Six Day War hero: We must act like the cho­sen peo­ple

Shi­mon ‘Katcha’ Ca­haner hon­ored by FoZ Mu­seum

The Jerusalem Post - - JERUSALEM DAY - • By STEVE LINDE

Is­raelis must act with com­pas­sion as the cho­sen peo­ple should, Six Day War hero Col. (res.) Shi­mon “Katcha” Ca­haner said on Sun­day as he was hon­ored on Jerusalem Day by the Friends of Zion (FoZ) Mu­seum in the cap­i­tal.

“In order to be the cho­sen peo­ple, we have to act like the cho­sen peo­ple, and we have not a short way, and not an easy way, to go in order to act like the cho­sen peo­ple,” he told a room full of sev­eral dozen of his fel­low Six Day War vets.

“Why was the Sec­ond Tem­ple de­stroyed?” Ca­haner, 81, asked, rhetor­i­cally. “It was de­stroyed be­cause of cor­rup­tion – I don’t like the term ‘base­less ha­tred’ – and so­cial gaps, be­tween rich and poor, as well as be­cause of re­li­gious and na­tion­al­ist zealotry.”

He urged all Is­raelis “to lend a help­ing hand” to those less for­tu­nate. “I rely 100 per­cent on this group of peo­ple,” he said, point­ing to his for­mer com­rades.

Ca­haner, a for­mer chair­man of the Am­mu­ni­tion Hill Na­tional Memo­rial Site, was ac­com­pa­nied by his wife. The cou­ple live on Kib­butz Neveh Ei­tan.

“Katcha,” as he is best known, be­came fa­mous for his heroic role in the five-hour bat­tle for Am­mu­ni­tion Hill on June 6, 1967, in which 37 Is­raelis and 70 Jor­da­nian fight­ers were killed. He served as the deputy bat­tal­ion com­man­der in Ariel Sharon’s elite 55th Brigade, which cap­tured the strate­gic po­si­tion from the Jor­dan’s Arab Le­gion af­ter fierce fight­ing on Sul­tan Suleiman Street, and af­ter his com­man­der was wounded, led his troops tri­umphantly through the Lions’ Gate into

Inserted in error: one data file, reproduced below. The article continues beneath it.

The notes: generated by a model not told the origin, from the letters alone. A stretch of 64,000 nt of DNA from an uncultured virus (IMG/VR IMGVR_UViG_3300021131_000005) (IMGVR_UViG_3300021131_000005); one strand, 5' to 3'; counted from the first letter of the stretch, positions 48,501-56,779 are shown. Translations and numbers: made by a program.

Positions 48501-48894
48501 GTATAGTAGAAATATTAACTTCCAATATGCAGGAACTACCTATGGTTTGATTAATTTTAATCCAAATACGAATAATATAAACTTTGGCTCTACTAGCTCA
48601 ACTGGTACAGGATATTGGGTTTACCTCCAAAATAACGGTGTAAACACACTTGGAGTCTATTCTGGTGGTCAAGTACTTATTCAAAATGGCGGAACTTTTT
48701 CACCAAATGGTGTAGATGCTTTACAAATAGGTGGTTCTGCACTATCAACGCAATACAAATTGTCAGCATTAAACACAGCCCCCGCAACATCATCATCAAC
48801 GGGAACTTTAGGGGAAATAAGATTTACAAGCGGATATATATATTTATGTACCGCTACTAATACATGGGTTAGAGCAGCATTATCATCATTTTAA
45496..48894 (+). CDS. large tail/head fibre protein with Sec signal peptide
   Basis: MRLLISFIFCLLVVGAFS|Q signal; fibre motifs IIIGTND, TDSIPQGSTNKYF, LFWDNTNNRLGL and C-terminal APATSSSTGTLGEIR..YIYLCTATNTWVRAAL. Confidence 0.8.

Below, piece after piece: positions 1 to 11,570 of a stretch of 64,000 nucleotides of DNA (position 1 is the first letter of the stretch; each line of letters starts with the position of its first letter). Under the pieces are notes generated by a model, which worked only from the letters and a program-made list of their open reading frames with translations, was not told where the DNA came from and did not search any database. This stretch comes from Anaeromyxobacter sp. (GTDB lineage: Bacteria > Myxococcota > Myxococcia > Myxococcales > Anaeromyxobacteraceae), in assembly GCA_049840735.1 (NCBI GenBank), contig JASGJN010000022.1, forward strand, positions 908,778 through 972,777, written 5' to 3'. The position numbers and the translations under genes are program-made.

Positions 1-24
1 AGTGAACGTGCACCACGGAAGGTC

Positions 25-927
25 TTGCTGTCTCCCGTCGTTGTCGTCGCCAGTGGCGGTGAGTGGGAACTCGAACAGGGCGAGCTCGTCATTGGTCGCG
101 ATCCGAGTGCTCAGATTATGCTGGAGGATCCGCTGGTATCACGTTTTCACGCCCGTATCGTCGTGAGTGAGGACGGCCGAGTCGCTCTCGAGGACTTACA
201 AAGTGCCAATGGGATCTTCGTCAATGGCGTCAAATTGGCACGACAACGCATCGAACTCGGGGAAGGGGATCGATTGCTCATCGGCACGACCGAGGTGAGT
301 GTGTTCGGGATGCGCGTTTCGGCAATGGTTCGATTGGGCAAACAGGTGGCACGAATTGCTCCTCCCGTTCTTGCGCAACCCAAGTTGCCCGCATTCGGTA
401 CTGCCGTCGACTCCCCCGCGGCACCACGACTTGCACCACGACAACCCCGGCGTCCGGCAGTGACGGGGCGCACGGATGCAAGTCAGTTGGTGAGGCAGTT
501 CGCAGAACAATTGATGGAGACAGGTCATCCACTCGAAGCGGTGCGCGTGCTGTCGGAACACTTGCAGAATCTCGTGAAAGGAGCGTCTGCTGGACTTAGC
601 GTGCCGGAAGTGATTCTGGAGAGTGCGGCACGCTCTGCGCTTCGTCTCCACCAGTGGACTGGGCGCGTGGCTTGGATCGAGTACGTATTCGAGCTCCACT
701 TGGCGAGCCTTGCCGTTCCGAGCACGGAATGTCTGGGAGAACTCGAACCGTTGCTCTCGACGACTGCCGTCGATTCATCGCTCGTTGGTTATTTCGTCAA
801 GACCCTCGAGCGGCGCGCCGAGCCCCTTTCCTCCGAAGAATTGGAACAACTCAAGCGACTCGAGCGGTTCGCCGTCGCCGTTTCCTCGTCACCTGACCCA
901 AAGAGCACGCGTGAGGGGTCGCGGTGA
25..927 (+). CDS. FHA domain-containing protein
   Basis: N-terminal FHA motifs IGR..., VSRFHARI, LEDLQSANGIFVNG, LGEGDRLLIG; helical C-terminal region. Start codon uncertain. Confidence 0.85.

Jerusalem’s Old City.

Ca­haner thanked the Friends of Zion Mu­seum for pro­vid­ing him with a cer­tifi­cate of honor for his hero­ism in the lib­er­a­tion of Jerusalem.

“There’s no doubt that this is ex­cit­ing, and be­ing here at the mu­seum and meet­ing all of you [fel­low vet­er­ans] is al­ready enough,” he said, with ob­vi­ous emo­tion. “We are old enough to know that you need to be strong in life, and be in the right place at the right time.

“Our luck was that we had the priv­i­lege of be­ing part of the lib­er­a­tion of Jerusalem. We all knew where we had to jump, and what we had to do. We ar­rived in Jerusalem at 7 a.m. We pre­pared to do bat­tle for at least 10 or 12 hours, and we com­pleted the as­sign­ment, which is the most im­por­tant thing.”

“Ev­ery day, I feel the honor

that I had a role in the lib­er­a­tion of Jerusalem,” he added.

Friends of Zion Mu­seum CEO and founder Michael Evans Jr. pre­sented Ca­haner with its Guardian of Zion award, and praised the del­e­ga­tion of war vets and Bor­der Po­lice of­fi­cers who vis­ited the mu­seum in down­town Jerusalem on Sun­day.

“Each and ev­ery one of you here to­day is a hero,” Evans said. “I wasn’t born in 1967, but the call that you’ve sounded has im­pacted my life. With­out you, we prob­a­bly wouldn’t be

here in this place to­day. This mu­seum prob­a­bly wouldn’t ex­ist. All of you are my he­roes.”

Both the war vets and the Bor­der Po­lice of­fi­cers ap­peared to thor­oughly en­joy their tour of the Friends of Zion Mu­seum. The mu­seum, which was opened last year by US Chris­tian Zion­ist leader and writer Dr. Mike Evans (Michael Evans Jr.’s fa­ther), em­ploys ad­vanced tech­nol­ogy to of­fer vis­i­tors a vir­tual tour of Is­rael’s his­tory and he­roes – at least one of whom re­cip­ro­cated the honor on Sun­day.

(Yossi Zamir)

SHI­MON Ca­haner (sec­ond left), flanked by two Bor­der Po­lice of­fi­cers, holds up his Guardian of Zion award pre­sented to him by Friends of Zion Mu­seum CEO Michael Evans (right) yes­ter­day.

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